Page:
I’m also not saying that we’ve never seen language as bad as this in political discourse. Some of the things Jefferson and Adams said about each other during the 1800 presidential campaign were pretty awful. Jefferson’s people said that Adams was a “hideous hermaphroditical character, [with] neither the force and firmness of a man, nor the gentleness and sensibility of a woman.” Adams’ supporters called Jefferson “a mean-spirited, low-lived fellow, the son of a half-breed Indian squaw, sired by a Virginia mulatto father.” Adams was also called a fool, a hypocrite, a criminal, and a tyrant, while Jefferson was said to be a weakling, an atheist, a libertine, and a coward. No, the Republic has not been lily-pure in its political strife up until now.
Let’s leave personalities out of it. We’re looking at this as part of a larger system.
The greater significance is that the two bourgeois parties are clashing in a reckless way. They are not just pitting one party against the other, hoping for electoral victory. They’re questioning the legitimacy of the system itself. The two great sectors of the ruling class, of which Lewis represents one side and Trump and Hunter represent the other, are fighting for pre-eminence in a way that could scar the American political structure. The best case scenario is that both are left weakened. The worst case is that one achieves supremacy, without the scheme of checks and balances that have kept the worst sort of politics from taking over thus far in American history. This leads to a more authoritarian form of government which is great for the very rich and bad for the rest of us.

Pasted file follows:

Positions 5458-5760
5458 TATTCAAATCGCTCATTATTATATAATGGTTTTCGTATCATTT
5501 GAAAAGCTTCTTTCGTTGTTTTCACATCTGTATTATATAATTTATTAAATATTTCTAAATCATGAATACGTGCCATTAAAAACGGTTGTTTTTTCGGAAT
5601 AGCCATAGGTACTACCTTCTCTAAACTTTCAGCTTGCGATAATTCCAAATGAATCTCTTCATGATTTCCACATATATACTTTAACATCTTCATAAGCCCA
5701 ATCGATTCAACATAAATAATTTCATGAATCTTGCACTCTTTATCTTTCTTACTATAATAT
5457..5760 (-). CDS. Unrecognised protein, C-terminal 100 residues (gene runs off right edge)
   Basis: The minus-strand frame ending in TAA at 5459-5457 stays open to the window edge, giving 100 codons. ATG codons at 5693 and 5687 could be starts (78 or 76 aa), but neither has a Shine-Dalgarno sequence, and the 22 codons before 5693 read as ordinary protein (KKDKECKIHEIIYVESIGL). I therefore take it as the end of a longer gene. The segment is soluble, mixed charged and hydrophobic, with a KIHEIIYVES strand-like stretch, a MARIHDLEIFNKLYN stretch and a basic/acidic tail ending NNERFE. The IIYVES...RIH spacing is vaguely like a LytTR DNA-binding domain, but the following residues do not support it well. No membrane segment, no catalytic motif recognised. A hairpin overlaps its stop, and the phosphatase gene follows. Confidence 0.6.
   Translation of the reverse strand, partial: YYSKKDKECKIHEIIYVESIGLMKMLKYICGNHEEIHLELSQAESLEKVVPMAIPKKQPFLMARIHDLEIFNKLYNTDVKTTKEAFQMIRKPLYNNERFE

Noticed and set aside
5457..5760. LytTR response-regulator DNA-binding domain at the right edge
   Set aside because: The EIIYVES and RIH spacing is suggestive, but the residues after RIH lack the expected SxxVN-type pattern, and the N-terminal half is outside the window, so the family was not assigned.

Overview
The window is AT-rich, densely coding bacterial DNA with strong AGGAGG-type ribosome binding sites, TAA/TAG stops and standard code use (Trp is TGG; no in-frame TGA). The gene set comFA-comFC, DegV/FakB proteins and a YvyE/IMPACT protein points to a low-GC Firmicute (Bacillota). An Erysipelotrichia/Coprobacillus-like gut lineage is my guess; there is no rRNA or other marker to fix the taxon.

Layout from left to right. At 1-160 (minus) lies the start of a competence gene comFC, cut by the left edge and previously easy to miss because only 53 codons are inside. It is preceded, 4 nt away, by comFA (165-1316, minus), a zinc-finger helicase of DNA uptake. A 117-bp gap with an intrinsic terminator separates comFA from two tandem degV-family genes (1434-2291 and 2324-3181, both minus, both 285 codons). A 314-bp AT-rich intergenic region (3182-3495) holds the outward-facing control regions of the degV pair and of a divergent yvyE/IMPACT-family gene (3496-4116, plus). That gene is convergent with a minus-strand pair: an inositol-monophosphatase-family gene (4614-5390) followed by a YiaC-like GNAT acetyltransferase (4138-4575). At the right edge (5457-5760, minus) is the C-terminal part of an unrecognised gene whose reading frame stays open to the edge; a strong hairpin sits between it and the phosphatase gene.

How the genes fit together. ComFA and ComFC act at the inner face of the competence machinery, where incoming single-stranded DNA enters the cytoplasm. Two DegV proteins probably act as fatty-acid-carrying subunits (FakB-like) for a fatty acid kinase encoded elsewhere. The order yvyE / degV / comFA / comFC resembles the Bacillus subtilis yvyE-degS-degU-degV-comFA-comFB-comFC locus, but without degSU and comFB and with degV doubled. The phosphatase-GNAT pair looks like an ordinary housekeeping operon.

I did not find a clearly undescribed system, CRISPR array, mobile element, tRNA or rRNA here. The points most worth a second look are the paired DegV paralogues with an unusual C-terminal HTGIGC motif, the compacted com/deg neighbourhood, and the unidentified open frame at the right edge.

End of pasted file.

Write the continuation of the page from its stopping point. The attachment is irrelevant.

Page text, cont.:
Even within each party internally we see the same sort of confusion, rancor, and take-no-prisoners approach going on. In the Republican primaries, they went so far as to compare penis size. (Well, they’ve never done it publicly before.) In the Democratic primaries, the clash was between the old Roosevelt coalition and the constellation of forces that Bill Clinton pioneered in the 1992 election, the New Democrats of the Democratic Leadership Council, which sought the support of the so-called “Reagan Democrats” and Wall Street.
So we see the crisis of capitalism emerging in the political arena, both between and within the parties. Now let’s consider the economic sphere.
While so many in the news media, and the rest of us also, were digesting the implications of the Trump/Lewis scuffle, something else was happening that didn’t get a lot of attention. On Friday, the day before Trump took on Rep. Lewis, he made a comment regarding lifting the sanctions on Russia. “If you get along and if Russia is really helping us, why would anybody have sanctions if somebody’s doing some really great things?”
If that sounds self-serving, you’re right. Trump’s connections are, on the one hand, very well-known, and on the other hand, not known well enough. But there’s another major player in this: Rex Tillerson.